Drawing Dallas: Cesar

Budding design student Cesar Augusto Fuerte blends his leather fetish with fashion underwear

MARK STOKES  | Illustrator
mark@markdrawsfunny.com

Name and age: Cesar Augusto Fuerte, 22

Spotted at: Walmart Market on Central Expressway

Occupation: Full-time student, part-time fabric retail

This exquisite Taurus is a full-time student at UNT, studying fashion design and fashion merchandising with a minor in international business. Cesar demonstrated an early talent in art, with a knack for drawing and a keen eye for color. His interest in life drawing led him to consider another creative outlet, fashion design. Cesar’s long-term goal is to design men’s wear, concentrating on men’s underwear. Cesar already designs and sews his own underwear. He gets a secret thrill out of attending conservative events knowing that underneath his dress clothes, he’s wearing provocative skivvies.

The eldest of three brothers, Cesar emigrated from Michoacana, Mexico, with his family when he was very young. His youthful countenance and his friend’s constant referral to him as a “kid” inspired Cesar to play up that boy role and he often dresses up as a school boy or cub scout when he goes out on the town.

Cesar came out formally when he was 16. “Since I came to terms with my homosexuality, I’ve learned to appreciate all types of gay people.” He was in the talented and gifted program at a magnet high school, where his creativity was allowed to flourish. He was vice president of Gay and Lesbian Alliance of Denton in his junior year, and president his senior year.

He enjoys dancing and socializing. He is a member of the Fashionistas, a non-profit group that helps out up-and- coming designers with parties and charity events. He has also worked behind the scenes with DIFFA for several years as a stylist working with Jan Strimple.

Cesar, like the Emperor. Don’t let his boyish looks deceive you: This tantalizing young man is neither shy nor submissive. He enjoys the look and feel of leather, and finds something empowering about wearing it. He had a “leather and lace” party on his 21st birthday, attended by many of his friends wearing one or the other.

This article appeared in the Dallas Voice print edition September 23, 2011.

—  Michael Stephens

Lawrence Galloway says he is blessed to be the new ED for Legacy of Success Foundation

Lawrence Galloway

TAMMYE NASH | Senior Editor
nash@dallasvoice.com

Legacy of Success Foundation is getting fired up for a new year, under the leadership of a new executive director.

Lawrence M. Galloway has been tapped as the organization’s fourth executive director in its 10-year history. He replaces Paul Lyons, who resigned last September.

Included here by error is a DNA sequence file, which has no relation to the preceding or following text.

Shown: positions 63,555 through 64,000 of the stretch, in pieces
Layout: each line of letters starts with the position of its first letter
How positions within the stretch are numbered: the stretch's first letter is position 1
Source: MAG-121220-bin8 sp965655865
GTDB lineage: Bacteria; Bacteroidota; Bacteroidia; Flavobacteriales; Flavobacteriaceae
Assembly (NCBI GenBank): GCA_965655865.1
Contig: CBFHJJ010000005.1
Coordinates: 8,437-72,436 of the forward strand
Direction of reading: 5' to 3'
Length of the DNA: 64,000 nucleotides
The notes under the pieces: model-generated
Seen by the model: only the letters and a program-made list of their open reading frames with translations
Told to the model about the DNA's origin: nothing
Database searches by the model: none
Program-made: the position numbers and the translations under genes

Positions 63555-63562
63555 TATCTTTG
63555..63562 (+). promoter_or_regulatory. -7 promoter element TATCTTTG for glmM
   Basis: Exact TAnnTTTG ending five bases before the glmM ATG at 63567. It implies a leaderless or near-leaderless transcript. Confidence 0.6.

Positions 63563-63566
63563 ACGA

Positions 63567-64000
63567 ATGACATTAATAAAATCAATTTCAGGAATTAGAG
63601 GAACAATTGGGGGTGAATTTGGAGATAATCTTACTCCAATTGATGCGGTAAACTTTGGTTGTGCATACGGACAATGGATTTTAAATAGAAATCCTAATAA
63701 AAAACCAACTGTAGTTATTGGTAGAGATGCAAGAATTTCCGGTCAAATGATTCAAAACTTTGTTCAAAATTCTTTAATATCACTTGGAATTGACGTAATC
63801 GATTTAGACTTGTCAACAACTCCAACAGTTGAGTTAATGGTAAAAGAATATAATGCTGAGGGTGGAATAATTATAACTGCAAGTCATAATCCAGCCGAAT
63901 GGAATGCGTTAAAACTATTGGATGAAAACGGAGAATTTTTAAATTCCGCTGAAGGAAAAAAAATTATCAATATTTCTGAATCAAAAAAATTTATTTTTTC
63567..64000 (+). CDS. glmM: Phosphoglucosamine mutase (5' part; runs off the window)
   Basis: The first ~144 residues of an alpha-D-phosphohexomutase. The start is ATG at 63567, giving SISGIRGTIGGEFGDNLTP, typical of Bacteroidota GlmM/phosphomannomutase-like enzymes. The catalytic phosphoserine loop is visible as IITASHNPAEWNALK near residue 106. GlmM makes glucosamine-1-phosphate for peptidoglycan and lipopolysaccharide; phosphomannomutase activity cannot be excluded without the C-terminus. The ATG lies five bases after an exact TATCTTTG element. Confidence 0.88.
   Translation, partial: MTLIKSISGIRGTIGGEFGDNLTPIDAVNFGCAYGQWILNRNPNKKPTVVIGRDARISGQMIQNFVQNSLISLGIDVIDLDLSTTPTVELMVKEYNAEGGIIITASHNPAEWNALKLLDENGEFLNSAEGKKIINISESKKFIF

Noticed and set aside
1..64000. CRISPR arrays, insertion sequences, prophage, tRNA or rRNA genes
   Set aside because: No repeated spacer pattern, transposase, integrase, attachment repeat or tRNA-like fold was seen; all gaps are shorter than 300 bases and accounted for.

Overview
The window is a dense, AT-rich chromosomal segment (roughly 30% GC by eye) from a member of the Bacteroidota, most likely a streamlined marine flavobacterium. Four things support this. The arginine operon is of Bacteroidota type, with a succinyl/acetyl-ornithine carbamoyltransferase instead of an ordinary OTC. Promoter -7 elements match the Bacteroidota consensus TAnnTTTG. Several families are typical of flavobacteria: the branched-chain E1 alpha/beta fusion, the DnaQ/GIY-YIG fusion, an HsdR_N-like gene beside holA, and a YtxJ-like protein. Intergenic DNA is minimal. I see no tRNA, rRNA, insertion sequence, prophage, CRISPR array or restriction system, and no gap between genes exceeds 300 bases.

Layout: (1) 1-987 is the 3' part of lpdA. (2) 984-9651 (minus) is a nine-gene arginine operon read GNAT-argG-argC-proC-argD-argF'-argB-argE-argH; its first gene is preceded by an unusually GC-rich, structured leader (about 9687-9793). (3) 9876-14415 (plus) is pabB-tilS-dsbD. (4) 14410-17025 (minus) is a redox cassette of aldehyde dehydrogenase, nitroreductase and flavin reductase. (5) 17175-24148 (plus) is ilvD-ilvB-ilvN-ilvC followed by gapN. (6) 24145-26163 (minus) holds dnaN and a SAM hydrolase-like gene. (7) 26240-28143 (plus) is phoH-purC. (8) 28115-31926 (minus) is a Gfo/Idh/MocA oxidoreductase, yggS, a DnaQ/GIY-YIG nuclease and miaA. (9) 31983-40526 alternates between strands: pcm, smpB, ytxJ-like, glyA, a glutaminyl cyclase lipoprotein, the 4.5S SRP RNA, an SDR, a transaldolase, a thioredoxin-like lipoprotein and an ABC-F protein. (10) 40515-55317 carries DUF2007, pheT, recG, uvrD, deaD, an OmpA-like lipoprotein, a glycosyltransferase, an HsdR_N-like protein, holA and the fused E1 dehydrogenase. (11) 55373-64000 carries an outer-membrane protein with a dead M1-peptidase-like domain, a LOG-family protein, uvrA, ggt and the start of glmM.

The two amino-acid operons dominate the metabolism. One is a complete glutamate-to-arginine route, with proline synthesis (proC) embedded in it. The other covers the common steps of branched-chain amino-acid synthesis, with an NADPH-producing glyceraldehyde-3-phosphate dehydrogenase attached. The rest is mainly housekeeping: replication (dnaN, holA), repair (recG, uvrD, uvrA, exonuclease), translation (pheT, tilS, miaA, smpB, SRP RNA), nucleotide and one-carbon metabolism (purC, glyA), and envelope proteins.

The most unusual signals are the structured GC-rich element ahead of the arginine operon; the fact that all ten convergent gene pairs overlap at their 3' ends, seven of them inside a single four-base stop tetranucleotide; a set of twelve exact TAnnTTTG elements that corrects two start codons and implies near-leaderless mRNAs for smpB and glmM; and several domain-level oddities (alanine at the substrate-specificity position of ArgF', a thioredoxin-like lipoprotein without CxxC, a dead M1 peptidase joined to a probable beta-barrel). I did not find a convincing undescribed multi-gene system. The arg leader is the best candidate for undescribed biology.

Galloway, originally from Baton Rouge, La., has a bachelor’s degree in economics, with a finance minor in management, from Southern University and A&M College. He currently works as an online instructor supervisor for Learn-It Systems, based in Maryland, but previously worked as a math teacher in the DeSoto Independent School District’s Amber Terrace Elementary School and at Hampton Preparatory School in Dallas. He also taught math at Scotlandville Magnet High School in Baton Rouge.

Galloway said he started attending LOSF’s regular discussion forums for gay men of color after he moved to Dallas. That led to getting involved in the organization’s other activities, he said.

“I was really impressed with Legacy of Success Foundation and all the work the organization does in the community — things like the Hazel Hatcher Scholarship and the fundraisers,” Galloway said. “So when [board chair] Chris Davis told me they were looking for a new executive director, I knew I wanted to apply.

“I believe I am truly blessed to have been chosen as the new executive director for this organization,” he said.

Galloway said that as ED, he will focus on working with the LOSF board of directors “to ensure that we are moving in the direction of fulfilling our mission statement.”

The organization began as a business and cultural organization focused on bringing together North Texas’ LGBT community of color, creating “an environment that will aide the LGBT and affirming community of color to be proud of who they are by empowering them to action through social activism and economic growth,” according to the LOSF website.

The organization also works to eliminate homophobia and racism in the overall African-American community to break “the chains that bind our minds” and to promote social awareness and social justice.

“We want to focus on awareness, on bridging the gap between the homosexual and the heterosexual communities,” Galloway said. “We want to collaborate with other organizations to bring our whole community together.”

The board members Galloway will be working with include chairman Chris Davis, along with Kim Abernathy, Lamond Ayers, Willie Hall and Delbert Johnson. And LOSF’s next event will be a membership round-up Saturday, April 9, from 11 a.m. to 3 p.m. at the Center for Community Cooperation, 2900 Live Oak St.

The organization’s next big event will be the annual Juneteenth Celebration, on June 18, featuring a barbecue picnic at a location to be announced later, followed in August by the annual Heritage Celebration Honors Awards.

LOSF also sponsors a free community mixer on the third Wednesday of each month, from 6:30 p.m. to 10 p.m., at Catfish Blues, 1011 S. Corinth St.
And on the third Sunday of each month, LOSF holds The Set, a discussion forum for “mature-minded” African-American men, and House of Glamour, a discussion forum for African-American lesbians.

The Set is held from 6 p.m. to 9 p.m. at the South Dallas Cultural Center, 3400 S. Fitzhugh St., and admission is free. For more information, email Nelson Eason at nelson.losf@yahoo.org.

This article appeared in the Dallas Voice print edition April 8, 2011.

—  John Wright